Navigation Links
Race a factor in whether young women are tested for sexually transmitted infections
Date:4/29/2011

DENVER When adolescent females visit a pediatric emergency department with complaints that may signal a sexually transmitted infection (STI), white youths are less likely to be tested than blacks, according to a study to be presented Saturday, April 30, at the Pediatric Academic Societies (PAS) annual meeting in Denver.

Researchers, led by Carolyn K. Holland, MD, MEd, previously found that pediatric emergency medicine physicians are less likely to ask adolescent white females about their sexual history than black adolescents. Their next step was to determine if there is any difference in STI testing between white and black patients.

To do this, trained medical professionals reviewed the charts of 349 youths ages 13-21 years who visited a pediatric emergency department over a two-month period with an abdominal, urinary or gynecologic complaint that suggested they may have an STI. The reviewers did not know the purpose of the study, and any information on the chart that would identify the patient's race was blacked out.

Patients were excluded from the study if they were pregnant, suffered from trauma, were medically unstable, had a developmental delay, or were suspected sexual or physical abuse victims.

The reviewers collected information from the charts on chief complaints, whether the patient's sexual history was obtained, and whether STI diagnostic testing and a pelvic exam were performed. Other information collected included health care provider demographics, patient demographics, STI testing results, and presence of a chronic condition that could cloud concern for STI as the cause of the complaint (i.e., kidney stones, multiple abdominal surgeries, Crohn's disease/ulcerative colitis).

After controlling for variables that might influence whether a patient was tested for an STI, including chief complaint, age, insurance status, provider type and history of STIs, the following factors were associated with increased odds of receiving STI testing: black race, being sexually active and having a gynecologic chief complaint.

"We are testing fewer white female adolescent patients in pediatric emergency departments who have complaints that could be consistent with an STI than black patients with similar characteristics," said Dr. Holland, an emergency medicine physician at Cincinnati Children's Hospital Medical Center and assistant professor of clinical pediatrics and emergency medicine at the University of Cincinnati. "As STIs are only able to be definitively diagnosed with testing, this disparity raises the concern that white adolescent females are at risk of being under-evaluated for STIs and therefore under-treated for STIs."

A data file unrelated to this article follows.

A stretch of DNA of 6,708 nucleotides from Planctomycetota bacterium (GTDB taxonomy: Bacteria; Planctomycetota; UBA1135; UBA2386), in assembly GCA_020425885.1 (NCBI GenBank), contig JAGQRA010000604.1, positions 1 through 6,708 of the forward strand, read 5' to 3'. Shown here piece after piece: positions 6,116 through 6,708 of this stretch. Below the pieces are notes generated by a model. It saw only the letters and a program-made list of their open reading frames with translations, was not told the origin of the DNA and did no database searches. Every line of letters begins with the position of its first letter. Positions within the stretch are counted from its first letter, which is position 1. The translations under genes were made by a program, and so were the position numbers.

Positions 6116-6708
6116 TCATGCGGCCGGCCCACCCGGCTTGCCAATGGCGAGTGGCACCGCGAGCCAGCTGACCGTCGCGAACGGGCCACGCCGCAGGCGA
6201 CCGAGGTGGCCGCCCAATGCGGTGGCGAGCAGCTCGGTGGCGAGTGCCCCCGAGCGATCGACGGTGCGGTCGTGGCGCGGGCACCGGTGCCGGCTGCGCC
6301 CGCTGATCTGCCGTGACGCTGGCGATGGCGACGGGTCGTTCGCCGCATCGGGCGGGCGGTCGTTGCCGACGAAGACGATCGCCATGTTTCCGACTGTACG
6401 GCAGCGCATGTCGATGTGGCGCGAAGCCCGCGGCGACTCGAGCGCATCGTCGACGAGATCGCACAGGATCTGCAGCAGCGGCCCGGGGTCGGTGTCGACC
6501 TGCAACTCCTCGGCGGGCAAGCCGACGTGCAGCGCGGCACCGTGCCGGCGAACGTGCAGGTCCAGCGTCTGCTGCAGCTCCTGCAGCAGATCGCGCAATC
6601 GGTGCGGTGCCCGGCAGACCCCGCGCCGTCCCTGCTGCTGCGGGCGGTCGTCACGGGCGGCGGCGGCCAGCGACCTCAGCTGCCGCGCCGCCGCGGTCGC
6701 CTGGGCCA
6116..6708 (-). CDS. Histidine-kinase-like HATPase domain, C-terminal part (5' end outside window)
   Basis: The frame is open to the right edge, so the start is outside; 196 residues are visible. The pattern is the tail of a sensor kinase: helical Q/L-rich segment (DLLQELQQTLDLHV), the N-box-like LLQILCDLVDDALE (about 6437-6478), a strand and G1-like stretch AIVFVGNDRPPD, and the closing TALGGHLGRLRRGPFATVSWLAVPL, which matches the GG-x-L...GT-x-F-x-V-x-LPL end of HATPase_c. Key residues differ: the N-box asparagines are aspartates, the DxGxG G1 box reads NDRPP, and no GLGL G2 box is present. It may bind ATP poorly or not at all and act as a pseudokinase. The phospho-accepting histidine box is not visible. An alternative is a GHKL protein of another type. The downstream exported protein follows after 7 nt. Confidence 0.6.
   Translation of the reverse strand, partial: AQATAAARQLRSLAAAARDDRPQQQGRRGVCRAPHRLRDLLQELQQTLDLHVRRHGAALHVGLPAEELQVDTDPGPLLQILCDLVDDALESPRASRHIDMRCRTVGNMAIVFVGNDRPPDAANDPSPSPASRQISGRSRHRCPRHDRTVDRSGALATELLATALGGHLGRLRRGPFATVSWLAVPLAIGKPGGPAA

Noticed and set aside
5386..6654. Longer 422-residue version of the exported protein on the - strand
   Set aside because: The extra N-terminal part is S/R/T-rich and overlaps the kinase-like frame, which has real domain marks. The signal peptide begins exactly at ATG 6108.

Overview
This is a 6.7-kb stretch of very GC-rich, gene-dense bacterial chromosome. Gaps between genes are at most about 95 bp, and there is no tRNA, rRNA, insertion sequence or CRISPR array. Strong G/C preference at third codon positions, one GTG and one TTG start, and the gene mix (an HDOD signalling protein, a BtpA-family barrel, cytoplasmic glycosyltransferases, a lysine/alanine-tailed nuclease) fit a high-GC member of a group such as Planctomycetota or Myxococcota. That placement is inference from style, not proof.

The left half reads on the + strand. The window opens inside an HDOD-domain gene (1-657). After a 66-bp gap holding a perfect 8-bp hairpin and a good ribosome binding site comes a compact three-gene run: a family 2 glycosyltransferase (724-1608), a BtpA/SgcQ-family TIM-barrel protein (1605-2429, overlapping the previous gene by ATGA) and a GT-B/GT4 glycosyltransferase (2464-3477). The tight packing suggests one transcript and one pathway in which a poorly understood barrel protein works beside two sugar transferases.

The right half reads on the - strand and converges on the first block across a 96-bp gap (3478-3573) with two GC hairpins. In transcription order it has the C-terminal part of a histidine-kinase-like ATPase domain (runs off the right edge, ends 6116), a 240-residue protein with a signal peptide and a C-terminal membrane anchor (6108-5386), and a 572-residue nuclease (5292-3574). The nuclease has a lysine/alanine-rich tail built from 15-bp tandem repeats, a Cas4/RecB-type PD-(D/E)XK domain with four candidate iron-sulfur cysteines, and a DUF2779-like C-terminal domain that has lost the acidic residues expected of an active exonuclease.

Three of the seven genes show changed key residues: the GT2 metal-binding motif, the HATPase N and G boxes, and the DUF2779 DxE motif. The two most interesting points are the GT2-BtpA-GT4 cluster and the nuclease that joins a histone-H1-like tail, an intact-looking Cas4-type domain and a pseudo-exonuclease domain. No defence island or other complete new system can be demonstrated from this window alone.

'/>"/>

Contact: Susan Martin
ssmartin@aap.org
847-434-7877
American Academy of Pediatrics
Source:Eurekalert

Related medicine news :

1. Human Factors/Ergonomics research leads to improved bunk bed safety standards
2. Late diagnosis is major factor in hospital cancer deaths
3. The 5 hospital factors that affect heart attack survival
4. Pushing HIV out the door: How host factors aid in the release of HIV particles
5. Effects of alcohol on risk factors for cardiovascular disease
6. Portable, less costly peritoneal dialysis shows no additional catheter risk factors
7. New Factor May Spot Heart Risks in Healthy People: Study
8. NIH-funded study finds new possible risk factor of heart disease
9. Lack of sleep found to be a new risk factor for colon cancer
10. Celiac and Crohns Disease May Share Genetic Risk Factors
11. Scientists identify avoidable breast cancer risk factors
Post Your Comments:
*Name:
*Comment:
*Email:
(Date:4/25/2017)... ... April 25, 2017 , ... ... and HR decision-makers are preparing for how his administration could impact the employee ... insight into what changes are most likely to make it through Congress. His ...
(Date:4/25/2017)... Las Vegas, NV (PRWEB) , ... April 25, ... ... teeth can now choose a modern procedure that achieves results in a fraction ... orthodontist in Las Vegas, NV, with Significance Dental Specialists, now offers this ...
(Date:4/25/2017)... ... April 25, 2017 , ... Buyers and sellers in the ... dispensaries and head shops –can’t help but be heartened by the industry’s current surge. ... odor aptly described as “skunk smell.” At last they can simply, safely and ...
(Date:4/25/2017)... (PRWEB) , ... April 25, 2017 , ... There is ... Regional Hospital, according to a special report in the May issue of Consumer Reports ... its highest quality ranking for results achieved during and after coronary bypass and aortic ...
(Date:4/24/2017)... ... 2017 , ... LG CNS Healthcare Solutions debuted the next ... Telehealth 2.0, the American Telemedicine Association’s national conference. , BYOD has been added ... pre-programmed tablet in a remarkably easy-to-use kit for patients. “BYOD is the next ...
Breaking Medicine News(10 mins):
(Date:4/20/2017)... 20, 2017  Zimmer Biomet Holdings, Inc. (NYSE and ... announced that it will be participating in the Deutsche ... InterContinental Hotel in Boston, Massachusetts ... at 11:20 a.m. Eastern Time. A live ... Biomet,s Investor Relations website at http://investor.zimmerbiomet.com .  The ...
(Date:4/20/2017)... , April 20, 2017  RXi Pharmaceuticals ... innovative therapeutics that address significant unmet medical needs, ... from the Company,s consumer product development program, based ... the Society for Investigative Dermatology (SID) 76 th ... advance and promote the sciences relevant to skin ...
(Date:4/20/2017)... April 20, 2017  CVS Pharmacy, the retail ... a new store design to enhance the retail ... food, health-focused products and expanded beauty selections paired ... customers discover new offerings. Together with its innovative ... of the customer experience at CVS Pharmacy.  ...
Breaking Medicine Technology: